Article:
Budget talks continue in Kennett Square
● By Steven Hoffman
Kennett Square Borough Council is on track to approve a balanced budget for 2017 that will not require an increase in taxes.
On Monday, Nov. 28, borough council held a special meeting to discuss the proposed budget that had been unveiled three weeks earlier. Borough manager Joe Scalise updated council on the efforts to finalize the budget, reiterating that there is no tax increase and no hike in water, sewer, or solid waste fees. The millage rate would remain at 6.35 mills for the next year.
Scalise offered a look back at some of the major projects completed by the borough in 2016, as well as a look ahead to what's on tap for the next year. He noted that the proposed 2017 budget is very similar to what it was when the spending plan was first discussed publicly on Nov. 7. The projected general fund budget for 2017 totals $4,155,200.
Council members offered some positive comments about a spending plan that maintained or improved the services to borough residents, while not imposing increased taxes or fees.
“I think this is an excellent budget,” said council member Ethan Cramer. “Everybody who worked on this is doing a very good job.”
Council member Geoff Bosley, who serves on the borough's Finance Committee, said that council members are all residents and taxpayers themselves, and they work hard to keep expenses to a minimum. He noted that the last remaining debt for the borough's water fund will be paid off during 2017, which is an illustration of the borough's efforts to be careful with spending.
“We're moving in a positive direction,” Bosley said.
According to Scalise, the proposed budget includes three-percent salary increases for uniformed and non-uniformed employees.
There is a slight increase in spending on public safety overall. The borough will, for the fourth year in a row, provide some funding for a School Resource Officer who works closely with the schools in the borough. Kennett Square officials are in the process of conducting a search for a new police chief following the retirement, earlier this year, of Edward Zunino. Additionally, the police department added a new position of sergeant during 2016.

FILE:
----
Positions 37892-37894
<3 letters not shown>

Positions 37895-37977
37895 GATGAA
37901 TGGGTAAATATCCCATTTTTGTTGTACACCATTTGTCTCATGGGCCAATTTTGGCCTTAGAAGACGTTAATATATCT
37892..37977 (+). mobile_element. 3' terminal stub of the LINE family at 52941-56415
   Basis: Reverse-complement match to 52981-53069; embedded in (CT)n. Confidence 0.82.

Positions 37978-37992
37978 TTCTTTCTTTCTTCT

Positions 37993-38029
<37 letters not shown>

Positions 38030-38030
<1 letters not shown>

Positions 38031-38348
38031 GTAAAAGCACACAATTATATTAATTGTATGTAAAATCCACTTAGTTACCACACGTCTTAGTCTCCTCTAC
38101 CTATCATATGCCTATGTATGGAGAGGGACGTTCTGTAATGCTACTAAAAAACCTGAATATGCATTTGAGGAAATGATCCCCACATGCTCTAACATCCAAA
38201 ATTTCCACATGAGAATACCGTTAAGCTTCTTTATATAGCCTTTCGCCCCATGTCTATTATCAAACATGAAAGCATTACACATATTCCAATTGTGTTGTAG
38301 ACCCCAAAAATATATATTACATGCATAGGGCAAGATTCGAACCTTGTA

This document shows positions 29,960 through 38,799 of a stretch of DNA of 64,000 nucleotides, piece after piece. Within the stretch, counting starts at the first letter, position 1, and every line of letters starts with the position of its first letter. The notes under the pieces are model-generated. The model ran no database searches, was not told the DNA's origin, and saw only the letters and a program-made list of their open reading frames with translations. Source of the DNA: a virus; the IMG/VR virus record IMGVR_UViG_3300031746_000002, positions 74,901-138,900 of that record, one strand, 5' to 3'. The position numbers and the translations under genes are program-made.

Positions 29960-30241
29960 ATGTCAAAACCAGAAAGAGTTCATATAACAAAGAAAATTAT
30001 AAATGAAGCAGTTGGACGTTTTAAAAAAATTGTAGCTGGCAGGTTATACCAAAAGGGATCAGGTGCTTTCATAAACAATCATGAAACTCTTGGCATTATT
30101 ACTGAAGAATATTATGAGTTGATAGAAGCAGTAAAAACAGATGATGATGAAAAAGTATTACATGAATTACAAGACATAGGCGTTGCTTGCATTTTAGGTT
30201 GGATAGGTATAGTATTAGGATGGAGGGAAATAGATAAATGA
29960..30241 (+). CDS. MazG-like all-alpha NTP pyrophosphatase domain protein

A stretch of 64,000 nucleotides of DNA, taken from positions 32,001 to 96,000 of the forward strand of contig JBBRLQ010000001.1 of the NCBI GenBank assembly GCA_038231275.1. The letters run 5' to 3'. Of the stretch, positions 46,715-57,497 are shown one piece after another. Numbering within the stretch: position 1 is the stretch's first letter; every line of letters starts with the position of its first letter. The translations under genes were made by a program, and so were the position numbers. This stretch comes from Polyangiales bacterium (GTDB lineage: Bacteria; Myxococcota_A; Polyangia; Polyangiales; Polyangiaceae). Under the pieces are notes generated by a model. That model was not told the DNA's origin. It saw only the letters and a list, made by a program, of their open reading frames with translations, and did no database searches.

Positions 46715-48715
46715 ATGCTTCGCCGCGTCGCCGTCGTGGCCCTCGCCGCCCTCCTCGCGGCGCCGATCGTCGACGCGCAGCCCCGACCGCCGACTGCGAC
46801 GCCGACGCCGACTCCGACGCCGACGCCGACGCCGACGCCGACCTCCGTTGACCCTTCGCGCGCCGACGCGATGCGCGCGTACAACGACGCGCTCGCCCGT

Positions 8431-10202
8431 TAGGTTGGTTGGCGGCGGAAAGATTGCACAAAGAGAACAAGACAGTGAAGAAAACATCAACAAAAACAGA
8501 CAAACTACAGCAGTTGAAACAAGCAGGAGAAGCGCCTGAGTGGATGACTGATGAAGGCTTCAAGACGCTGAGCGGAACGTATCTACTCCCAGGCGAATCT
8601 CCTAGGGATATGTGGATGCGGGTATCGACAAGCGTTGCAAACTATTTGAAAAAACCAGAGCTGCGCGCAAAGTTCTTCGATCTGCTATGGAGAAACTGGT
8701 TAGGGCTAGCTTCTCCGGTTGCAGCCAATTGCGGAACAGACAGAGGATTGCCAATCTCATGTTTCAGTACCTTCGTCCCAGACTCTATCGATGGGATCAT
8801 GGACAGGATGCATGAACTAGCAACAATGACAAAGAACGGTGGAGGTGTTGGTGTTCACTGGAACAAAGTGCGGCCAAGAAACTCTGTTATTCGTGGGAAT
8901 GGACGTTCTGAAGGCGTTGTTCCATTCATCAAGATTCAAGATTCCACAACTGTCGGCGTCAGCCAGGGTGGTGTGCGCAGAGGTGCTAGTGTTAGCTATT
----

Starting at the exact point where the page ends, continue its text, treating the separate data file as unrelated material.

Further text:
The 2017 budget also includes a three-percent increase in the contribution to the Kennett Library.
Looking ahead to some of the projects slated for 2017, the borough will be moving forward with the regional streetlight program that replaces older streetlights with new, energy efficient LED lights. The savings that the borough sees from the upgrades should offset the costs. A new pump station is also needed for Cypress Street, which is budgeted at $115,000. A Linden Street booster station upgrade is expected to cost $440,000. The borough has been working collaboratively with Kennett Township on an economic development study that was completed over the last 16 months. The borough has also been having discussions with Kennett Library officials about a project that would see the library and the borough's offices housed in the same community building.
The most expensive project that could potentially be considered during 2017 is a $3.2 million expansion of the parking garage. The borough has applied for a $1.6 million grant from the state that would pay for a significant portion of the costs of the parking expansion, but until the borough attains the grant officials won't be considering moving forward with the project. As it stands now, there will be no new debt taken on in 2017.
During the discussion about the parking garage project, council president Dan Maffei said that projections show that, if the borough expanded the parking garage, it would operate in the black almost immediately. An expansion of the garage would free up some parking spaces in other parts of the borough that currently are utilized for permit parking so that they can become metered parking spots that would generate additional revenues.
According to Scalise, the borough saw significant savings on several items in the budget during 2016. One example is that the borough put on hold an expenditure of $300,000 for land in the southwest side of town that would have been used for a park. The borough also saved a significant amount on the purchase of new computer software.
Council member Wayne Braffman, who also serves on the borough's Finance Committee, said that borough officials have decided to take a look at the performance of individual funds, specifically the water, sewer, and parking funds, to ensure that each one is on strong ground financially now and in the future. Borough officials will also be looking at the larger contracts that Kennett Square has with various vendors to see if there are any opportunities for potential savings.
Borough council is expected to approve the final budget for 2017 at its next meeting on Monday, Dec. 5.